Foley Factor: Incumbent House Seats Under Fire

ByDAN BECKMANN

Oct. 16, 2006 — -- Close to three weeks after Mark Foley was forced to resign from Congress after instant messages and e-mails he exchanged with pages came to light, the effect of the scandal has rippled into several House races, putting some incumbent seats at risk.

Below is a rundown on some of the House races that have become the most vulnerable.

Mark Foley's resignation left his own seat up for grabs, with most recent polls showing his district in Florida leaning toward a Democratic candidate who at one time was considered the underdog. It's too late to remove Foley's name on the ballot, but State Rep. Joe Negron takes Foley's place if the Republicans are elected.

LINK: Poll: Democrat Leads in Foley's District

Immediately after the Foley scandal broke, Tom Reynolds, as the chairman of the House Republican Campaign Committee, took the spotlight. Complaints from pages who received inappropriate Foley e-mails were directed to his office by the GOP House leadership.

Despite Reynold's initial appeal that he did what anyone else would do with Foley's e-mails, "report them to his supervisor," the congressman from western New York finds himself under increasing pressure. His campaign released a commercial in which Reynolds candidly defended himself: "I trusted that others had investigated. Looking back, more should have been done, and for that, I am sorry."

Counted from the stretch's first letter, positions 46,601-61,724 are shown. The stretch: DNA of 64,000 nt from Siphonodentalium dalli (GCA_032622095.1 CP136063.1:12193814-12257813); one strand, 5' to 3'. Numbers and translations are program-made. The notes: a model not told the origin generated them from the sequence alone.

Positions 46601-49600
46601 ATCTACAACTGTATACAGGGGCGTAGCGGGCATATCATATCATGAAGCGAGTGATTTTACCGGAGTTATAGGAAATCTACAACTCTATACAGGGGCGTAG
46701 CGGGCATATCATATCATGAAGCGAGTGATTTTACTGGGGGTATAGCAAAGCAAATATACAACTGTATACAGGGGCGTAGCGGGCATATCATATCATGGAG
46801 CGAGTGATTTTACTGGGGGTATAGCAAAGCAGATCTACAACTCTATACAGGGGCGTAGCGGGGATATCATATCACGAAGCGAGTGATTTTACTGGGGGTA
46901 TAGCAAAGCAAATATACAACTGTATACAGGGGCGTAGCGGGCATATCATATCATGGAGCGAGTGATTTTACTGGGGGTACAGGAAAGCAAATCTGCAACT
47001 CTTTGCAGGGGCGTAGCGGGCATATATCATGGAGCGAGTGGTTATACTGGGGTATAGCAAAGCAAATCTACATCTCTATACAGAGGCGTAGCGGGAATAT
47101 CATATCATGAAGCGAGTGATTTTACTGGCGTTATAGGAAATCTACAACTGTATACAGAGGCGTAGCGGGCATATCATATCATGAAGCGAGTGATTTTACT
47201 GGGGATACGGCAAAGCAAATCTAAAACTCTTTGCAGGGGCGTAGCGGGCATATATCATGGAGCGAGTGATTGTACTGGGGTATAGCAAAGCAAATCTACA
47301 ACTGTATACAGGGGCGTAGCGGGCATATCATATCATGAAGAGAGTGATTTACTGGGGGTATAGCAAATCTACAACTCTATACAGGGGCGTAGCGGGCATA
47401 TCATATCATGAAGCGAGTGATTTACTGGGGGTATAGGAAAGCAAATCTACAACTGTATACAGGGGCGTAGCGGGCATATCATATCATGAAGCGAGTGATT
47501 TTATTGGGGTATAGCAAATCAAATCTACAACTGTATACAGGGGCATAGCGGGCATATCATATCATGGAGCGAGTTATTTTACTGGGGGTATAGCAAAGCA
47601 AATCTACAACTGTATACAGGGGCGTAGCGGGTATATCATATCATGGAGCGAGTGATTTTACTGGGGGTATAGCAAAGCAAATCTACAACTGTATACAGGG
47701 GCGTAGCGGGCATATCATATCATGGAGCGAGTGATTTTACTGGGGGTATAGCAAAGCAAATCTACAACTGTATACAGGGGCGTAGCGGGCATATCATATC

LINK: N.Y. Rep. Reynolds Runs Ads on Scandal

While it's expected that Dennis Hastert will be re-elected, his position as House speaker, which he has held longer than any other Republican in the history of Congress, has been put at risk. ABC News' George Stephanopolous has said he does not expect Hastert to retain the speakership if the Republicans maintain control of the house.

LINK: Bush Gives Hastert Boost in Time of Need

While Jim Kolbe is retiring at the end of his term he still has not been able to avoid getting drawn into the Foley fallout. Last week his office confirmed that an inappropriate e-mail was brought to the attention of Kolbe's office and was forwarded to Foley's office for evaluation.

Kolbe is now also under investigation, as federal prosecutors in Arizona are looking into a camping trip he took with two former pages and others in 1996, according to a law enforcement official.

LINK: Kolbe Camping Trip Being Investigated

John Shimkus received complaints about Foley as the chairman of the House Page Program. He intervened last fall to stop Foley from e-mailing a former page who considered the contact inappropriate. "I think there's stuff that everybody would have done differently," Shimkus said after he voluntarily testified before the House Ethics Committee.

LINK: Shimkus Says GOP Mishandled Page Scandal

Sue Kelly, who was chairwoman of the House Page Program five years ago, is now being questioned by her democratic challenger, John Hall, about what she might have known and when. The solid GOP ground Kelly was standing on in Katanoh, N.Y., just a month ago may now be shaky.

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